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Getting Excel to work with the web

OK. This is what comes of starting a programming project without any of the relevent skills.

[background - distinctly skippable]
My father has a (surprisingly popular) blog about British politics. It runs on a usermode linux server I admin; the CMS software used is WordPress.

One thing his site doesn't have is a "predictor"; enter your assumed shares of the vote for the UK general election, and it tells you how many seats each party gets.

So, about 48 hourse ago I sat down and wrote one in Excel. You enter your share of vote assumptions, and it spits out the results. (It's pretty simple, based on uniform swings, but that's not important right now.)

Now, I assumed I could just upload this spreadsheet to his web-site. People could download it and play with the assumptions. Unfortunately, it came to an astonishing 14mb; which I considered a little large for casual downloading.


So, I have an Excel spreadsheet (sitting on my home PC), which does some fairly compex maths. And I would like people to enter some numbers in a web-page, and to get back the results of the spreadsheet's calculations.

Now, I thought of various ways I might do this (I can program - very - basic PHP). The easiest way (given my limited skillset) seemed to be this:

Web page containing Form (enter shares of vote).
PHP page to throw this out as a text file of some sort (i.e. LD 30; C 34; L 28).
I then knock up a VBA program to constantly (every sec?) check for the existence of this file. When it finds it, it loads it and then deletes it.
The Excel sheet then does its work.
Another VBA program (or even the first one), detects that the Excel sheet has finished, and writes another text file.
Meanwhile, back at the web server, the PHP script sees the existence of the new text file; loads it up, spits out HTML, and then deletes the text file.

I can attach the session IDs to text files to allow more than one person to access the web page simultaneously. *But* this doesn't seem a very elegant solution. In fact, it looks like an almighty kludge because I don't know how to do it any better.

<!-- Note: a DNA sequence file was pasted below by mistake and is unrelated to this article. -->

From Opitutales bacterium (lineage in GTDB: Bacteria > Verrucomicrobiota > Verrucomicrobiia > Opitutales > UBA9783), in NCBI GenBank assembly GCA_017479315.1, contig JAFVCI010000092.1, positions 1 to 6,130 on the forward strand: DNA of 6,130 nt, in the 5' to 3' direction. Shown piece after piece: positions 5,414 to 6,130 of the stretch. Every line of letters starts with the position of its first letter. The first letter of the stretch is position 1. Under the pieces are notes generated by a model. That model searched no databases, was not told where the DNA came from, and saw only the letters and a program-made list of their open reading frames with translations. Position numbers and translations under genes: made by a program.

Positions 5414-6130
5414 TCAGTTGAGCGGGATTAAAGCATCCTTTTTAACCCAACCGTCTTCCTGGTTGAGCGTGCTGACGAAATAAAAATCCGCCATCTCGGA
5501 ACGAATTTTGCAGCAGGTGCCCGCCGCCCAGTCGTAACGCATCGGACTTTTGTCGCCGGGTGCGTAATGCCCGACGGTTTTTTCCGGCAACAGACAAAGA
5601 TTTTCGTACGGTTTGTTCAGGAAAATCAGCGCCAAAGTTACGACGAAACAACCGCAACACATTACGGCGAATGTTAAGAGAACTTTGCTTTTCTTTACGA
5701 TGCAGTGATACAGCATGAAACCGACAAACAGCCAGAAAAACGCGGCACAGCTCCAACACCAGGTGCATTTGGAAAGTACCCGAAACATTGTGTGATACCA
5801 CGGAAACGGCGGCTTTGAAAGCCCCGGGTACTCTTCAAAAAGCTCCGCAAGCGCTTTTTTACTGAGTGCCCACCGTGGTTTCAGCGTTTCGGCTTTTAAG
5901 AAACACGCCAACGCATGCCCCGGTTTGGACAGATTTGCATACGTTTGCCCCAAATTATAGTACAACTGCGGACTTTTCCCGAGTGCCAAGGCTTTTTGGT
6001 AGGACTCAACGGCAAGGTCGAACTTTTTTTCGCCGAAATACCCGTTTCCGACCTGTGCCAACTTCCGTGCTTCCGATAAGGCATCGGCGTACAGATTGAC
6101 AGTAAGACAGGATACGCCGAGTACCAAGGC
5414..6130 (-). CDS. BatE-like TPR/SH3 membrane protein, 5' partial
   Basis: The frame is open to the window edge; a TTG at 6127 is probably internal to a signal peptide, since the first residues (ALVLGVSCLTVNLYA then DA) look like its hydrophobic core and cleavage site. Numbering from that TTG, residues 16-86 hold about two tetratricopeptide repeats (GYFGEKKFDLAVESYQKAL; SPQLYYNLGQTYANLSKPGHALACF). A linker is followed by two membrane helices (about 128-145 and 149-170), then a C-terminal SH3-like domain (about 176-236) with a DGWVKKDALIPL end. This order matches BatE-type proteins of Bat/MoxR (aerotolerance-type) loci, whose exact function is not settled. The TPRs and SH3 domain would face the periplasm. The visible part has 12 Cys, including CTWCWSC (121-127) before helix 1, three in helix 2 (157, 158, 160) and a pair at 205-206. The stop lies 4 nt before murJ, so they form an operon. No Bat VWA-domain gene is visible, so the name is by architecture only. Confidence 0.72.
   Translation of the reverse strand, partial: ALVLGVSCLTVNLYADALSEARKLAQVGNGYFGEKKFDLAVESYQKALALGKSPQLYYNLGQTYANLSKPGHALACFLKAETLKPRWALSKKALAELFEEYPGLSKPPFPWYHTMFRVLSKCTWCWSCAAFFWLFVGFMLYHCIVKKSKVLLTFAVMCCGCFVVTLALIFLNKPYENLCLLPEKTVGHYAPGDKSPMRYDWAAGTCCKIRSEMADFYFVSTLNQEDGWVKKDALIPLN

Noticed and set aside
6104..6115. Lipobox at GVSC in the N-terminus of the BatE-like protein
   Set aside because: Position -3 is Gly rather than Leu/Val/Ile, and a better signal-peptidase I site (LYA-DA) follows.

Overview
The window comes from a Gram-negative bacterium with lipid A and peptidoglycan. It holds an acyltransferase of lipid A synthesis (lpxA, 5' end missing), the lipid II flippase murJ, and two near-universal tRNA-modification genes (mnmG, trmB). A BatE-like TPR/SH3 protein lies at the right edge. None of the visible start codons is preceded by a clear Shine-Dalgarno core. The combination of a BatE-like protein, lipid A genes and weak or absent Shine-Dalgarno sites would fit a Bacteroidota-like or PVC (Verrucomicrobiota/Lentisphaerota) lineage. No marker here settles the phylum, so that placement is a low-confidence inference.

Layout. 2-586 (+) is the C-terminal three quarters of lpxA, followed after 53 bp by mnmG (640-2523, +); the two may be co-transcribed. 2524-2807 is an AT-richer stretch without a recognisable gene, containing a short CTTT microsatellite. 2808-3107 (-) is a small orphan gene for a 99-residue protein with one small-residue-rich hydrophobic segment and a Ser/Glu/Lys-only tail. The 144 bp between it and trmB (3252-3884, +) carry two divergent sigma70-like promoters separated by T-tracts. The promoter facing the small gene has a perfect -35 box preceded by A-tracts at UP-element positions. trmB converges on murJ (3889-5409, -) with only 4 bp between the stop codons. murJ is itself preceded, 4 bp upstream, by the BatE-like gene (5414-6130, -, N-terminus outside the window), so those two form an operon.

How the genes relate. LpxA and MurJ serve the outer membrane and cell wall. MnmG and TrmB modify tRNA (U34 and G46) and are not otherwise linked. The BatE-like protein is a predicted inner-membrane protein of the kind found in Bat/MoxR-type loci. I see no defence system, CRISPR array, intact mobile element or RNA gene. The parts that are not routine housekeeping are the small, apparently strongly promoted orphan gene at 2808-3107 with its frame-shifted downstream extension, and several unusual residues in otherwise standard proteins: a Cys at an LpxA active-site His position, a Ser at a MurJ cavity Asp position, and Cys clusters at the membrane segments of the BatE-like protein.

Does someone have a better idea of how I might write this (given limited programming technique)?

Many thanks,


Robert Smithson
Tuesday, July 27, 2004

14MB is pretty big!

was it full of graphics?

I can tell you offhand that your idea of watching files is neither robust nor efficient, but a long explanation of how you might go about doing it is only going to introduce databases and nasty stuff that has quite a learning curve.

Tackle the 14MB problem first?

i like i
Tuesday, July 27, 2004

Is the math too complicated for PHP? If not, then get rid of the Excel part of the equation, use a form to let users input data, compute, and spit out stuff. Besides the obvious CSV format (you can print out anything you want from a script, not just HTML), I wouldn't be surprised if someone wrote a PHP module to generate data in Excel format.

Tuesday, July 27, 2004

It's a good question; 14mb is pretty big.

There are no graphics in the sheet. (I'm just wondering if we have the wandering 65,500 row problem...) What there are are five sheets, one with historic data for every parliamentary seat in the country, one which works out who has won each seat, one which takes assumptions for the share of the vote, and then "forward" calculations for the first two sheets.

I know the file passing solution is a foolish one.  But it will (probably) work. I just know there is a better way, I just wish I knew enough to make it work.

Now, regarding using a database, I have a basic yunderstanding of MySQL, and have written (very) simple stuff like a random quotes generator for my web-page.

Are you suggesting I put the form contents into a database (I can do that), and then have Excel query the database (ODBC?), and then place results back into the database where my web-page can see them again?